ROY KEANE says he wouldn’t swap his time working with Alex Ferguson “for anything” but joked that he couldn’t reveal what crossed his mind when the two men found themselves on the same plane back from a Champions League game in Paris in February.
Ireland’s assistant manager added that he gets worried if he doesn’t fall out with people every few months. And, while discussing his return to the senior Irish international set-up, he admitted: “I’m a good one for holding resentments when people have wronged me.”
To mark today’s official Guide Dog Day, a relaxed and cheerful Keane made the remarks in the course of an interview with Kevin Kelly, a guide dog owner and member of Blind Football Ireland, in front of a small group of Irish Guide Dogs’ clients from around the country.
Asked about almost crossing paths with his nemesis Ferguson on that flight from Paris, Keane replied: “I spotted him. But he was with his wife and, I thought, I’ll leave him to it. Football is a small world and you’re going to come across people you’ve had disagreements or fallouts with.”
When pressed by Kelly as to his initial gut reaction, Keane quipped to laughter from his audience: “There are some kids here — I better not say what crossed my mind.”
But then, in a more serious tones, he offered some conciliatory words about his relationship with the former Manchester United manager.
“I fell out with Ferguson towards the end,” he said, “but I had 12½ great years working with him and I wouldn’t swap it for anything. It was brilliant. Again, when you’re in a sporting environment and you’re trying to win football matches and there’s lots of pressure… even when I was a manager I liked people to fall out with each other, I liked people to have disagreements. That is the nature of the game we’re in. If everybody is agreeing all the time, there’s something wrong here. So the fact that I have disagreements with Ferguson or ex-team mates, to me that’s the most natural thing in the world. I get worried if I don’t fall out with people every few months.”
On the subject of his return to the Irish set-up as Martin O’Neill’s assistant, Keane admitted that it was not something he’d seen coming.
“Not in a million years — particularly after my one or two disagreements,” he said. “But I’ve always been lucky throughout my career. The people and the opportunities that have been put in front of me — the man upstairs has always been looking after me.
“Even with the disagreements with Ireland when I left, then for Martin O’Neill to get the job – I had a bit of time for Martin anyway, I’d done a few games with him for ITV. He said, ‘listen, do you want to come over (to work) with the senior team for Ireland?’ I’m a good one for holding resentments when people have wronged me, so I thought it was a good way of going back.
“And I love working with the Irish senior team. It’s frustrating a little bit because obviously you might have eight matches a year and I still a little bit miss managing at club level. But working with Martin and the other staff, they’re really good people. I enjoy working with the team. It’s hard work because we’re short of players, we’ve only a small pool of players. But we’re having a go.”
Keane said that the Irish management try hard to get the work, rest and play balance right when the players are in camp in Malahide. “When you’re training, you’re training but when you’re off, you’re off,” he said. “We treat the players like adults, in the evenings they can go for a coffee and relax.”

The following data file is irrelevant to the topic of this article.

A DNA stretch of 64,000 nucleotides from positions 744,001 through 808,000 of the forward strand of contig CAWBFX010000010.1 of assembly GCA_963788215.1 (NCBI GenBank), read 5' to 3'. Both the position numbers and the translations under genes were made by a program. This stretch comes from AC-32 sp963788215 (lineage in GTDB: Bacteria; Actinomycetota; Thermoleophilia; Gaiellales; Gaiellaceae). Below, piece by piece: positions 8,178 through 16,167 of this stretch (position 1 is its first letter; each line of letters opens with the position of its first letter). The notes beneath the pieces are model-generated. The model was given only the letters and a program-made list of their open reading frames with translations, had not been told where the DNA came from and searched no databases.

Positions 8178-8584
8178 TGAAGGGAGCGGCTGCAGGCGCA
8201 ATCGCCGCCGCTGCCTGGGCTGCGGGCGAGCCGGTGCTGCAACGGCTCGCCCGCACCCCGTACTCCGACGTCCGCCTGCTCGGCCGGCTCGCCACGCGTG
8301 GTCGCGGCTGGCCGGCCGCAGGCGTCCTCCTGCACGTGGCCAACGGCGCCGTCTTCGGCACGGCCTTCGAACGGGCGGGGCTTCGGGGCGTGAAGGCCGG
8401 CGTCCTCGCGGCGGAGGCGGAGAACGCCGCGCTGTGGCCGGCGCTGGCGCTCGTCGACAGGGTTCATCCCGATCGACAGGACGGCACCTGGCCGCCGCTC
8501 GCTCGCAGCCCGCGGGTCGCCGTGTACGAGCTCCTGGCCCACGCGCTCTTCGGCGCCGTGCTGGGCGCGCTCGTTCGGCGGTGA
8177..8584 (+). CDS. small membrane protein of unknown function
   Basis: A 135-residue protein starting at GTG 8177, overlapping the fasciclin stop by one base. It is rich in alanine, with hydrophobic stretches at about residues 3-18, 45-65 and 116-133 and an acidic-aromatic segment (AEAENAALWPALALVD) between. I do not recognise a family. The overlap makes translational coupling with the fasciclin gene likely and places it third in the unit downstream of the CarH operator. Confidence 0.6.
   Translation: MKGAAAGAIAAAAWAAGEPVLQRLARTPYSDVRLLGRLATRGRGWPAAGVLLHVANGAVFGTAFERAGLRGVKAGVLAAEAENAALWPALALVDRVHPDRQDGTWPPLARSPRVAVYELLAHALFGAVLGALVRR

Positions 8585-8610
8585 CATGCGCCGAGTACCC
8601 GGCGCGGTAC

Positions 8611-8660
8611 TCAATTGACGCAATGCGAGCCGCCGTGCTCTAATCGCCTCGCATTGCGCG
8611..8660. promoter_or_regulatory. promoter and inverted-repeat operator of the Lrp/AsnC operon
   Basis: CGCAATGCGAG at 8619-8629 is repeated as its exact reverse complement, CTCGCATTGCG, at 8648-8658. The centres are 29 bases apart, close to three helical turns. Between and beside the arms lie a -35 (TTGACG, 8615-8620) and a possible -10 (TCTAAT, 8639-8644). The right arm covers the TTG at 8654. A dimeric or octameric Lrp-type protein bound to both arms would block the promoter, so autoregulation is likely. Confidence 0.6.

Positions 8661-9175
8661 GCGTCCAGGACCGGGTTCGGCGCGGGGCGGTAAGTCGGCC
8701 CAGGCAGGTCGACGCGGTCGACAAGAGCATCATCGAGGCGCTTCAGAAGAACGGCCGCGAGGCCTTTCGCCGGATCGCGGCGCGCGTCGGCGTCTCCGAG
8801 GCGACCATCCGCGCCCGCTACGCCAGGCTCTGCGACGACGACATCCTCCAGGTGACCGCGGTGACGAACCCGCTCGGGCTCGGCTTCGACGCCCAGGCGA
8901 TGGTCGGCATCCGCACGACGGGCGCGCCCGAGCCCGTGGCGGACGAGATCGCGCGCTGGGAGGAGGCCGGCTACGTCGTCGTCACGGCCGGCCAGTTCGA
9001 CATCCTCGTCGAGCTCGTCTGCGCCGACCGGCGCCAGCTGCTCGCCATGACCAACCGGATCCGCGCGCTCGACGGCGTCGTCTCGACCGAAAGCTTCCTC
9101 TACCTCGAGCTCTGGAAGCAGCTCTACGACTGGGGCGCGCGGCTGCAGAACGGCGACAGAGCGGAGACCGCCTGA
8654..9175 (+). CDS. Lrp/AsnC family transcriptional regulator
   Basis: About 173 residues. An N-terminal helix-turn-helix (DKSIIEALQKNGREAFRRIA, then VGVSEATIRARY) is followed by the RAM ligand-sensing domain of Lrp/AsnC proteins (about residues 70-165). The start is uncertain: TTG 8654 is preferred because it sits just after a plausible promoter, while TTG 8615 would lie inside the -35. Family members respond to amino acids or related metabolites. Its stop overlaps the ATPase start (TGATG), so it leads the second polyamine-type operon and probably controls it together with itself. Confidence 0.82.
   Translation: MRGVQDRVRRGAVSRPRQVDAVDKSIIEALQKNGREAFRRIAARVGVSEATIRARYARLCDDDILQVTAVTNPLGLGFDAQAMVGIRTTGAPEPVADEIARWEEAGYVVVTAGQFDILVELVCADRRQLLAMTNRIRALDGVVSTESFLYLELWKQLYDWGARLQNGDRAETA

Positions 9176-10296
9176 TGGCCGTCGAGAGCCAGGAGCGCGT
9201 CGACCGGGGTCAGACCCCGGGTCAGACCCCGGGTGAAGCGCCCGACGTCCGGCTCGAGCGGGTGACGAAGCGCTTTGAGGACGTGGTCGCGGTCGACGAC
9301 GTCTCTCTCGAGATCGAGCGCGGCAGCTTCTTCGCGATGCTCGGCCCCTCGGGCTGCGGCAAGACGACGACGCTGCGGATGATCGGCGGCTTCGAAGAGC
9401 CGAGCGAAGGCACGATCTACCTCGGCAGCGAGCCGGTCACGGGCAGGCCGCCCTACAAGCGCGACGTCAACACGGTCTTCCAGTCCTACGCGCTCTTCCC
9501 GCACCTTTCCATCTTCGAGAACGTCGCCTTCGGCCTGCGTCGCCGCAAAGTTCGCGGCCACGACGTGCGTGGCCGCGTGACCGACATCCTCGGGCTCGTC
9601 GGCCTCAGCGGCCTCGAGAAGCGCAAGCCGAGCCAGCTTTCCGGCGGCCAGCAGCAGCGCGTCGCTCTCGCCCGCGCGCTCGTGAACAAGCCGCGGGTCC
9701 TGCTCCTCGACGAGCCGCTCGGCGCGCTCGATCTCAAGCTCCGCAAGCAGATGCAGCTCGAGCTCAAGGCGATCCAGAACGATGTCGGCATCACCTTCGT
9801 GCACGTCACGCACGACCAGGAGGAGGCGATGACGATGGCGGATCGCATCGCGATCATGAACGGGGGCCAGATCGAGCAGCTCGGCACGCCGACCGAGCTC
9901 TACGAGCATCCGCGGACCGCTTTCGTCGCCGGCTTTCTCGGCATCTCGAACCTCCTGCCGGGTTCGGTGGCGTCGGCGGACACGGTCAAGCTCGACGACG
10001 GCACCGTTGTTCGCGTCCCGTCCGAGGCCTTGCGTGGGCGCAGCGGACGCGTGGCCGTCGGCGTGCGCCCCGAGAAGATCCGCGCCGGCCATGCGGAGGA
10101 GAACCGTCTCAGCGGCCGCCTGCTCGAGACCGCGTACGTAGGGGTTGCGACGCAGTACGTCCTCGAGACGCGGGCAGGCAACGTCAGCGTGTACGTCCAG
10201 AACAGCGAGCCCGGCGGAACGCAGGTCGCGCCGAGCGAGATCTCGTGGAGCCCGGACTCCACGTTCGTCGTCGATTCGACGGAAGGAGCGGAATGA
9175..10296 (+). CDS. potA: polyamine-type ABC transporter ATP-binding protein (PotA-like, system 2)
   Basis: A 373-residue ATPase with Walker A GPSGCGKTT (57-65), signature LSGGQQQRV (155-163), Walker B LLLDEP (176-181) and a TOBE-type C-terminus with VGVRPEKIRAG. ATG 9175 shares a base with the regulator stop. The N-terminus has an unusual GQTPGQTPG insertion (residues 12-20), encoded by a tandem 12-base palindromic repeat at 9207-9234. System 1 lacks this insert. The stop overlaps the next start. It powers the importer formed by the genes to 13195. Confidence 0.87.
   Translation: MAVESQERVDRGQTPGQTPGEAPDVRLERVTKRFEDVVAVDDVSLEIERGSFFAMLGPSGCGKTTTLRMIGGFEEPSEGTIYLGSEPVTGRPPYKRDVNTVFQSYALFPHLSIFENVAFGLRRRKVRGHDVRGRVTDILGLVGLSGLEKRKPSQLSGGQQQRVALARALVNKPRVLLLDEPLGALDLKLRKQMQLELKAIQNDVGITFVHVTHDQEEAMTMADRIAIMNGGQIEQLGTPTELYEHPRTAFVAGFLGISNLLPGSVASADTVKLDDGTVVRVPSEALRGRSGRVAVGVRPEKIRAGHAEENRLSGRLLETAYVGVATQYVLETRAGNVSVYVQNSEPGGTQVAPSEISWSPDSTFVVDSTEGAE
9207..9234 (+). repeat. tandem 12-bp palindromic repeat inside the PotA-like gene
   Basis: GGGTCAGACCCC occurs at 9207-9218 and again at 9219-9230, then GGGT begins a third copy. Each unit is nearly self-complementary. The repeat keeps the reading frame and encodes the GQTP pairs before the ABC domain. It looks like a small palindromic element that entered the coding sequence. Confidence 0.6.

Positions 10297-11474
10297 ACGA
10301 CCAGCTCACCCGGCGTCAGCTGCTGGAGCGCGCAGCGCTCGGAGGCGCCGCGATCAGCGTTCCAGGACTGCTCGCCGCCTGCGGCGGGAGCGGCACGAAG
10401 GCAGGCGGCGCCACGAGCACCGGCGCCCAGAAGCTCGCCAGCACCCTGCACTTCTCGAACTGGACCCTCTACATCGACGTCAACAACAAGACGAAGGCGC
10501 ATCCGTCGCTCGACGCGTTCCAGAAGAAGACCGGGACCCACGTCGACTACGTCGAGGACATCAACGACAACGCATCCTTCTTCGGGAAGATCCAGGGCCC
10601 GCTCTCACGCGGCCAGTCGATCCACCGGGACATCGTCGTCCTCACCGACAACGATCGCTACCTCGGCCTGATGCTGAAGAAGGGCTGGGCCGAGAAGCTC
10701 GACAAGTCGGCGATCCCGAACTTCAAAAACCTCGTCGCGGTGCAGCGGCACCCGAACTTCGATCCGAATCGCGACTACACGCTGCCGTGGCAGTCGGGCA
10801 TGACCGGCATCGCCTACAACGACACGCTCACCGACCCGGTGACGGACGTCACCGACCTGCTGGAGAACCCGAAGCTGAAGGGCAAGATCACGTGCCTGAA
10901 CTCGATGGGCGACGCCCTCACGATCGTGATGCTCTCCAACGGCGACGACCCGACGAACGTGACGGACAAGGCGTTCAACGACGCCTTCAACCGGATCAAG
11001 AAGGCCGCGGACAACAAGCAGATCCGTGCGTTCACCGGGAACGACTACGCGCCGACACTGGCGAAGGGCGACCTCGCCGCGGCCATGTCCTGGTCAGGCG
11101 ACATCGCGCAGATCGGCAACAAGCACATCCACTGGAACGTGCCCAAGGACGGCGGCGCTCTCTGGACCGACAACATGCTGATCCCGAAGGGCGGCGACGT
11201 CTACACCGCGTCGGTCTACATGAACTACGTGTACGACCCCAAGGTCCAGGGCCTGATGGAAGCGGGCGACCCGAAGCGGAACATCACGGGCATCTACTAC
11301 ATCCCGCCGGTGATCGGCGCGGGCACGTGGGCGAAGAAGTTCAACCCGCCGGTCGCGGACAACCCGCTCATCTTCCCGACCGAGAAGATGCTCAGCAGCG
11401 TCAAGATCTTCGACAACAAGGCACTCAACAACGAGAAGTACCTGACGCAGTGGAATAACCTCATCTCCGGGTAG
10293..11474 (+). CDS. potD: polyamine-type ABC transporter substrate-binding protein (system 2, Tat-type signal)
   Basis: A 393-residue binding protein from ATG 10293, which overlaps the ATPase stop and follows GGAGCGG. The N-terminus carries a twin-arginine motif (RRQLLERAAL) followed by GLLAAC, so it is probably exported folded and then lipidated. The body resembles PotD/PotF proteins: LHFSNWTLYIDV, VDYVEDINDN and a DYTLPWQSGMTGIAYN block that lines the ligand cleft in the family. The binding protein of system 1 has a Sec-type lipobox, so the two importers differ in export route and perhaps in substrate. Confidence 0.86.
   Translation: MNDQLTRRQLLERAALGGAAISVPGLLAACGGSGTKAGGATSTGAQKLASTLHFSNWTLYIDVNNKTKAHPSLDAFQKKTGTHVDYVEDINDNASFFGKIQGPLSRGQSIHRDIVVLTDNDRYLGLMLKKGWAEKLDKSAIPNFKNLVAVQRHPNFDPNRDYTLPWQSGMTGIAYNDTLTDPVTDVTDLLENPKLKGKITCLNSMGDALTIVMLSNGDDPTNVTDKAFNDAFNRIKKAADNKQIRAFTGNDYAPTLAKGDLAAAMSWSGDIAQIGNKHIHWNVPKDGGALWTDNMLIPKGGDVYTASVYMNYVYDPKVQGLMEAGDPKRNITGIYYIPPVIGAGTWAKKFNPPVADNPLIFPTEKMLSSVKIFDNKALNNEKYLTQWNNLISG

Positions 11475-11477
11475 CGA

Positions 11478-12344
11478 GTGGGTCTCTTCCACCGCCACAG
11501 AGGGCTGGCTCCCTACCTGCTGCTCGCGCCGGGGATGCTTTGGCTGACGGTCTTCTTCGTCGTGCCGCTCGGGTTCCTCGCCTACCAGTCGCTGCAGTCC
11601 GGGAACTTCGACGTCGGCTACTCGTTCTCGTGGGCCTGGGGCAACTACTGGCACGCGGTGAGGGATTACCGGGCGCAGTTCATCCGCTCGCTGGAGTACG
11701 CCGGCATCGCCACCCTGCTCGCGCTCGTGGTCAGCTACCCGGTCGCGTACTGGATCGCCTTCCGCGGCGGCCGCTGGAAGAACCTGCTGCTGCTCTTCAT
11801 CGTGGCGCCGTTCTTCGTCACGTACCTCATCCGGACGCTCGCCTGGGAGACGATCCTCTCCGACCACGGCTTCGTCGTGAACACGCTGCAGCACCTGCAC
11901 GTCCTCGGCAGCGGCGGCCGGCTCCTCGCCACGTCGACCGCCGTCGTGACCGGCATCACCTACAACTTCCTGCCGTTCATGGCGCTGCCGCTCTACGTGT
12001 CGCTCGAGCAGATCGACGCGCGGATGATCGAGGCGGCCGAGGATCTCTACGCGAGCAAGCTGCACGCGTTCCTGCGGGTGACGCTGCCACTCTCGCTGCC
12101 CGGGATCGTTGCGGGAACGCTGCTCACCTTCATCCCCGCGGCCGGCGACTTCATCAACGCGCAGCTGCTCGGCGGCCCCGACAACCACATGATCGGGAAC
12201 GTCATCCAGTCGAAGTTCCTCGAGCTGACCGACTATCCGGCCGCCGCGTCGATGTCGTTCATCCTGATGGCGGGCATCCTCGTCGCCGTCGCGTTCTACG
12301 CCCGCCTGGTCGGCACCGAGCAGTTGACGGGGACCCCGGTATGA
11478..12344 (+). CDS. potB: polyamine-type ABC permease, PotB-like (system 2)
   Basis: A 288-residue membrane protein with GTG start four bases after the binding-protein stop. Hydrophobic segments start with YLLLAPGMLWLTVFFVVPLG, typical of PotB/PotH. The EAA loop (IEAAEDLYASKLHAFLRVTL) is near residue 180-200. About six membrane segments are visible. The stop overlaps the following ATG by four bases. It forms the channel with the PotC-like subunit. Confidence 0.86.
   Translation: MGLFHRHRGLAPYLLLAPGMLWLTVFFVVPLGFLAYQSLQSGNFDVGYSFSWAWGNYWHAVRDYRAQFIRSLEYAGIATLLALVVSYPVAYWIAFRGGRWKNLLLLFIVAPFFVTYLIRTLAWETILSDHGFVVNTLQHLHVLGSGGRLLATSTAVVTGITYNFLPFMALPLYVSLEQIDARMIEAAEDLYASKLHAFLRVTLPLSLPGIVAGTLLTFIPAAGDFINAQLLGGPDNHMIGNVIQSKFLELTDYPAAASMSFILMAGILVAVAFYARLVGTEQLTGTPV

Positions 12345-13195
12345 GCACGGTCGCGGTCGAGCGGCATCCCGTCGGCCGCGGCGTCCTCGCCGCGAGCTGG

By way of offering a contrast with how things used to be, he brought the house down with an anecdote about the early 90s when he first broke into Irish side.
“When I was playing many years ago with Jack Charlton, it was very much a drinking culture,” he noted. “We’d have a game on a Wednesday and turn up on the Sunday and the players would want to go out that night. Jack would say, ‘Alright lads, but I want ye back in the hotel for midnight’. I would say nothing. I’d just be in the background thinking, ‘12 o’clock is nothing’. But some of the senior players would say, ‘Jack, 12 is an awkward time’. And it is — who comes home at 12 o’clock? So he’d say, ‘Alright, 1am then’. ‘But Jack, one o’clock’s not a great time either ‘cos if you’re out at one, you’re obviously in a club somewhere’. So he’d say, ‘Alright then, be back for two’. But then we’d say, ‘if you’re in a club you’re not going to leave before two’. So Jack would eventually say, ‘Just be back in the morning for training’.”
Looking ahead to the matches in June and the rest of Ireland’s Euro qualifying campaign, Keane observed: “There will be an edge to that game against England but the priority for us is the game against Scotland.”
And will Ireland qualify for France? “It’s going to be tough. I think it was a very difficult draw for us, when you look at the other groups. It will be touch and go. Obviously we have to get a result against Scotland. Once we give a 100%, what will be, will be. If we get there, fantastic.”
But Keane clearly has concerns about the squads age profile.
“The players aren’t getting any younger,” he said. “In our last game against Poland, Robbie (Keane) was upfront. Robbie’s 34. John O’Shea our centre half is 34. Shay was in goal — Shay’s about 64 (laughter). It’s tough going. We have a tough few years ahead of us but once the players have a go, that’ll do me. And if we qualify, fantastic. If we don’t and everyone gave a 100%, I’ll be just as happy.”
Talking about his long involvement with the Guide Dogs, Keane remarked: “I got involved many years ago, thinking it might last one or two years, but I think the Guide Dogs are like the Mafia — once you join it you can’t leave!”
He urged the public to support Guide Dog Day by texting WOOF to 50300 to donate €4 or buy a badge at a collection point. For more information go to www.guidedogs.ie or LoCall 1850506300.
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